New 2019 Toyota Supra: interior to be heavily driver-focused

Published: 31 August 2018

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► More info on Toyota Supra

► New 2019 Toyota Supra in detail
► Shared parts with the BMW Z4

► On UK sale first half of 2019

We haven’t seen much of the new Toyota Supra’s interior yet – save for a few dials and a steering wheel - but we know it could be quite snug, for passengers at least. CAR understands that the Supra’s super-aggressive, tapering rear-end has led to a reduction in cabin space - especially compared to the coupe’s BMW Z4 twin.  

Our sources have indicated space is at a premium inside the coupe's interior, with more room dedicated to the driver than the passenger: think McLaren F1-lite, so a 55:45 split, perhaps.

Either way, it’s going to result in an even more driver-focused cabin, which we’re not going to complain about. It’ll be interesting to see if the Supra is still accommodating for taller drivers though, and what its luggage capacity will be.

For everything else you need to know about the Toyota Supra, keep reading.


New Toyota Supra: everything you need to know

The new Toyota Supra is set to shake up the sports car market early next year, with 350bhp thrills, a turbo six-cylinder engine, curvaceous double-bubble roof, 0-62mph time of around four seconds and a price tag topping £50,000. If you like compact sports cars and were in the queue for a Porsche 718 Cayman, Alpine A110 or Jaguar F-type, it looks like your shopping list just got a little longer.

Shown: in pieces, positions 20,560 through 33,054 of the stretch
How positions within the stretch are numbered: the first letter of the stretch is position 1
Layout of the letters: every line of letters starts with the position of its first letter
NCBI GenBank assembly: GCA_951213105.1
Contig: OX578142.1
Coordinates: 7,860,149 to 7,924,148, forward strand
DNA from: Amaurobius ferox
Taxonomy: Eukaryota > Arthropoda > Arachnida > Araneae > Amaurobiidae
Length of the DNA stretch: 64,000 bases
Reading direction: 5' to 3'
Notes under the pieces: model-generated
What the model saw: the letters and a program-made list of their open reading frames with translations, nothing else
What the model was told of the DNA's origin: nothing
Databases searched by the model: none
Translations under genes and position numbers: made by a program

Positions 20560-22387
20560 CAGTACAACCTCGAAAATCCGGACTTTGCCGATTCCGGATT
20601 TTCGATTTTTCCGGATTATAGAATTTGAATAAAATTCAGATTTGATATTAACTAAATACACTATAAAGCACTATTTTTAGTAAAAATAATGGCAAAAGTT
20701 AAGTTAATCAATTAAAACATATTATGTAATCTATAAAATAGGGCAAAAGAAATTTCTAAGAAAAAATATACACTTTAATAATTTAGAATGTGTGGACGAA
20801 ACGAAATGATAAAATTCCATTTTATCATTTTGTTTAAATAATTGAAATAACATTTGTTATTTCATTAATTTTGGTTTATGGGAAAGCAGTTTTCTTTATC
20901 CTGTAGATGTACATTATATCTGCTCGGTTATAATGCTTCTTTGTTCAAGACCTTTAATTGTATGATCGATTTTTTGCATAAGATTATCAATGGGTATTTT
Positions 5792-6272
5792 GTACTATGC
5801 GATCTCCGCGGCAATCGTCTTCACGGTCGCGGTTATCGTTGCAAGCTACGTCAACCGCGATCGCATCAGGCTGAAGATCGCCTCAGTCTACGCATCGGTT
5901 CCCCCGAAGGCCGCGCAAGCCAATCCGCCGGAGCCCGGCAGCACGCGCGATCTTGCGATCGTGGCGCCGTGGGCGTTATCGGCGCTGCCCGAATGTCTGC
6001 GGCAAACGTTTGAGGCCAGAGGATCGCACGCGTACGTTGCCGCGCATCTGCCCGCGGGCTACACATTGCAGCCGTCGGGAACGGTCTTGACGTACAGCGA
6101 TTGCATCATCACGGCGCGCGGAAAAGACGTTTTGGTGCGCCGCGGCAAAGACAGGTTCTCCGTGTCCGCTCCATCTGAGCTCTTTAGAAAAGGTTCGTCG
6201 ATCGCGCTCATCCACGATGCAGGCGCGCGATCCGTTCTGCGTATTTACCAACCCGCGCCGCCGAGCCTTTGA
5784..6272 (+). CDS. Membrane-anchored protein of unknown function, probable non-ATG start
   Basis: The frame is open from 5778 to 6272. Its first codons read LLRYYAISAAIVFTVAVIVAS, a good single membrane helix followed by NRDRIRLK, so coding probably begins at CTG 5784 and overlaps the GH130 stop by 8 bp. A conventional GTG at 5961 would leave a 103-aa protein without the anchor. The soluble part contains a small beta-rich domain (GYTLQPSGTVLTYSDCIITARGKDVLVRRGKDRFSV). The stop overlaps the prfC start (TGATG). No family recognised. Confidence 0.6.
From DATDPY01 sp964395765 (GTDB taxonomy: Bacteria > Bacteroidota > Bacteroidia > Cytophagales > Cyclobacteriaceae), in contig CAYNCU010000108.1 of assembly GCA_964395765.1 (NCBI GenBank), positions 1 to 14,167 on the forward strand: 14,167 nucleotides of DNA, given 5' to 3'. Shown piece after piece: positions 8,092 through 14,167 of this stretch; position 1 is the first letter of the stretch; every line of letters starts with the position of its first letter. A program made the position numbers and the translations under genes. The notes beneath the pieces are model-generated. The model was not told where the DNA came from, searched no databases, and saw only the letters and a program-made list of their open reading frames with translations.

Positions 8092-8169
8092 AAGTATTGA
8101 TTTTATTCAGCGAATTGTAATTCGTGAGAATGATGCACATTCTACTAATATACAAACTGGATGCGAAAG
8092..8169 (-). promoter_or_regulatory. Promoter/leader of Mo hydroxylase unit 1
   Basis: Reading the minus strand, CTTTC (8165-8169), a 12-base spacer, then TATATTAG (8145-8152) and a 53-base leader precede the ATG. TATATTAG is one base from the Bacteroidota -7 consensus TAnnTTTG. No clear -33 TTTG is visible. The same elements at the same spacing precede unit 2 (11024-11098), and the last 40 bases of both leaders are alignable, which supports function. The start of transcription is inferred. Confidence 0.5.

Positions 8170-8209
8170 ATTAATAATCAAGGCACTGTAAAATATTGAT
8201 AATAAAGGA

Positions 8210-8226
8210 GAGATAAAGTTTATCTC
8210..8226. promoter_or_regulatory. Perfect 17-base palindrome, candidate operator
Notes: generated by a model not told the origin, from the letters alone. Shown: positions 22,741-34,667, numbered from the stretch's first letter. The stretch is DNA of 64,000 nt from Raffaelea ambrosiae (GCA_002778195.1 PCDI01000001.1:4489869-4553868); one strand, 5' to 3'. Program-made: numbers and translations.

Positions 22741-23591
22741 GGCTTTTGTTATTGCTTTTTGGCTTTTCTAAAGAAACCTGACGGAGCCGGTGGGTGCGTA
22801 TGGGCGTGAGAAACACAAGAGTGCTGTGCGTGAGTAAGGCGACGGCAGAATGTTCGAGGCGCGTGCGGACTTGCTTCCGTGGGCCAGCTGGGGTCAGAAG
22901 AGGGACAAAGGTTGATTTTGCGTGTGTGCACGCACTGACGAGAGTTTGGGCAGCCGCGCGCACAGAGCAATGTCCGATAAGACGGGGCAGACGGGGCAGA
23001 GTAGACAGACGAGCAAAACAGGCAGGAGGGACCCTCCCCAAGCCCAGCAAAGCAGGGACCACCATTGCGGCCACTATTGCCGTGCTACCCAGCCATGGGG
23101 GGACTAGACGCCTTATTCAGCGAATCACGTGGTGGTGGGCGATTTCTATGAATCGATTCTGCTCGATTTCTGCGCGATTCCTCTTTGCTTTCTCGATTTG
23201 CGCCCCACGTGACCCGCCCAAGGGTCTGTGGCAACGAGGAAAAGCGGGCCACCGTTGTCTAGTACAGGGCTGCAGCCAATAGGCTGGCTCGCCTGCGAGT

Supra is one of the most iconic names in Toyota’s long history and four decades after the first model was unveiled, we’re about to get a new one. Codenamed A90, the new model is a joint project with the forthcoming BMW Z4, and as it nears production, we’re learning more and more about what could be next year’s most exciting sports car.  

When can I buy the new Toyota Supra?

Not quite yet... We'll see the new car later in 2018 and UK sales will start in the first half of 2019. It made regular runs up the hill at the 2018 Goodwood Festival of Speed - and we can now vouch for what looks like hard acceleration and a multi-cylinder engine rasp on work-outs up the Duke of Richmond's driveway.